My sole appearance alongside Michael Palin, Terry Jones, Barry Humphries, Richard Lester, and a number of other comedy luminaries occured in a book published ten years ago. Spike Milligan: His Part in Our Lives collected over 40 reminiscences about the legendary Goon Show creator, and editor Maxine Ventham discovered me through the Goon Show Preservation Society’s American archivist, Dick Baker, who generously passed along to me the task of writing something from a Yank’s point of view.
Sadly, this reflected the general lack of Milligan appreciation in the U.S.A. in the early 1970s. My journey from curious Yank to ardent fan probably mirrors that of anyone else in the States who discovered and enjoyed the Goon Shows. It’s a lot of work, or was back in those pre-Internet days, but it also meant you were part of an eager, exclusive club. Which meant that (as is true of any collection of Americans with discriminating taste) we’re few but we’re great company. Spike’s books and recordings get next to no American distribution, and the Public Broadcasting Systems, our non-commercial television network, helped Monty Python achieve cult status while ignoring the “Q” series entirely.
Ah, but the “Marty Feldman Comedy Machine” crept in as a summer replacement on a commercial station in 1972, and there was my first glimpse of Spike in his glory – and by then I was 16-year-old Goon Show fanatic, eager to immerse myself in Milliganiana.
As a teenager growing up in suburbia – the New York City suburbs, to be exact – I inherited the community’s sense of rootlessness. Few of my friends and none of my neighbors were born in this town; almost none of those who were my age then live there now. Fathers worked in the city, and so did some moms, although most tended home and kids during the final generation that could afford to live that way.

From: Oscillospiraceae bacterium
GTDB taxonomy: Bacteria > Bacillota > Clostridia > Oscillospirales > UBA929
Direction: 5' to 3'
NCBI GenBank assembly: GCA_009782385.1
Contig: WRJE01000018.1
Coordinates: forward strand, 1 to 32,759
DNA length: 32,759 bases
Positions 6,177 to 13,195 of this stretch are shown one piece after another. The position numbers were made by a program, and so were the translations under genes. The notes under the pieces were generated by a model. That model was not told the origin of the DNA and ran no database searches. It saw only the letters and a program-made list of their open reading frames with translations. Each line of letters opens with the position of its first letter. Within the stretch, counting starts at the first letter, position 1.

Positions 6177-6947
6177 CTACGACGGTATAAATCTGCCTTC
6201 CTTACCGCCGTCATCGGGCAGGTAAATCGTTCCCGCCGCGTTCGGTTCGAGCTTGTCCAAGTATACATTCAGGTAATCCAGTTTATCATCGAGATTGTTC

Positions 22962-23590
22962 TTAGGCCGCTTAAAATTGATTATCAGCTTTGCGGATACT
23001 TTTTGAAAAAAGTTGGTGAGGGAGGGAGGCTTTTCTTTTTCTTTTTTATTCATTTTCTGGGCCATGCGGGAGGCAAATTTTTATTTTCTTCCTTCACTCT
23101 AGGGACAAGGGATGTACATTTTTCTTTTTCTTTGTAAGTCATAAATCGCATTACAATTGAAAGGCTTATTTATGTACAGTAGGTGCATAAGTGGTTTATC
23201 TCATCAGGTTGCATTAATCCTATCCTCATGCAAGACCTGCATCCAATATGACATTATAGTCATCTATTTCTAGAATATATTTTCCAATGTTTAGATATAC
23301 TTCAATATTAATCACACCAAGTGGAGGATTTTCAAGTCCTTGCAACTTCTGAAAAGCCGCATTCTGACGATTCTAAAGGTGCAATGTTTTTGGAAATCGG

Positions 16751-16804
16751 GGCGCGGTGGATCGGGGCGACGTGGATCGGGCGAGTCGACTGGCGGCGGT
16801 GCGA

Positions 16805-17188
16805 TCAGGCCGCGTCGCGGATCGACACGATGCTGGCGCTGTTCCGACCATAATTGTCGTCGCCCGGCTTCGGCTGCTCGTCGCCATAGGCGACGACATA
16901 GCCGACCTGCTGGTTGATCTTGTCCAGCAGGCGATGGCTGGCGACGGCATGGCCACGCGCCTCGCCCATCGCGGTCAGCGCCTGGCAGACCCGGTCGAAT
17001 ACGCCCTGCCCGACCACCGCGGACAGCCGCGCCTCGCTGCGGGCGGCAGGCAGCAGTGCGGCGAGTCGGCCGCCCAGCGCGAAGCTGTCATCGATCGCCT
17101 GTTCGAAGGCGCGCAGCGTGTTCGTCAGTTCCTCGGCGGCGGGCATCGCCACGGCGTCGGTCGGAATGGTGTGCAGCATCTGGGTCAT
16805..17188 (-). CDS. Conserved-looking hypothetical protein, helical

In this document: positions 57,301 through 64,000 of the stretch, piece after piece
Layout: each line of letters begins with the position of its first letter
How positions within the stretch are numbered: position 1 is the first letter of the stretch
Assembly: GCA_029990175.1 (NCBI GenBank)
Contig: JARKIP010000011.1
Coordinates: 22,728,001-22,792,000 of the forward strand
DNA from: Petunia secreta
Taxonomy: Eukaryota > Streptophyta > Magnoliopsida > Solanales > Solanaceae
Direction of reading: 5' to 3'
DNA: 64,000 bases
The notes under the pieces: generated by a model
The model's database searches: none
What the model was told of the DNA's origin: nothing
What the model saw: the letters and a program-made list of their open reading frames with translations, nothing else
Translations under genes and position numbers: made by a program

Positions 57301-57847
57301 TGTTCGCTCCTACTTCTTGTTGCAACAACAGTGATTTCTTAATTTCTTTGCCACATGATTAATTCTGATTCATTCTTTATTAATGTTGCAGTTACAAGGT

Developing a sense of self was difficult. Developing a sense of humor was vital. Movies were funny, of course, and I soon discovered the Marx Brothers. I note with some pride that my first high school detention, for skipping a class, was earned when I went to a friend’s house to watch “The Cocoanuts” on television. That’s also the time I discovered Peter Sellers as a film comedian during a late-night TV encounter that changed my life. He shared the screen with Alec Guinness and others in “The Ladykillers,” and the surprise ending was my introduction to black comedy. It gave me a sense of hope.
Radio, during the late 1960s and early ’70s, was nearly barren of all but music and news, but I discovered one broadcast stalwart holding forth weeknights: Jean Shepherd, a master storyteller whose antic universe welcomed misfits like me. Radio also was my source for classical music, a genre I pursued both for emotional complexity of the music and because it marked me as an iconoclast. A favorite radio source was a New York City station broadcasting from Riverside Church. Being an affiliate of the Corporation for Public Broadcasting, which funds educational programming, WRVR also aired the Goon Shows.
I listened because of an enigmatic listing in a magazine called “FM Guide.” “The Great Bank of England Robbery,” it began. “’Tis not such a far cry from the respectable Bank of England to a hovel in the Street of a Thousand Dustbins (in London’s Chinatown) in whose sinister atmosphere the seeds are planted for the crime of the century ... ” And Peter Sellers was named as a co-star.
The listing made no sense, and the program itself seemed to make less sense. A rapid-fire exchange of voices, in dialects I couldn’t understand, punctuated by rip-roaring laughs at jokes I couldn’t fathom. I tried again the following week, and managed to catch a couple of the punch lines. The week after that I tape-recorded the show.
As I listened again and again to “The Case of the Fake Neddie Seagoons,” the mists cleared. The dialects grew intelligible. Better still, the jokes emerged, and they were funnier than anything I’d encountered before – because they were rooted in a nonsensical logic that barnstormed through the imagination and demanded that you try to envision the absurd.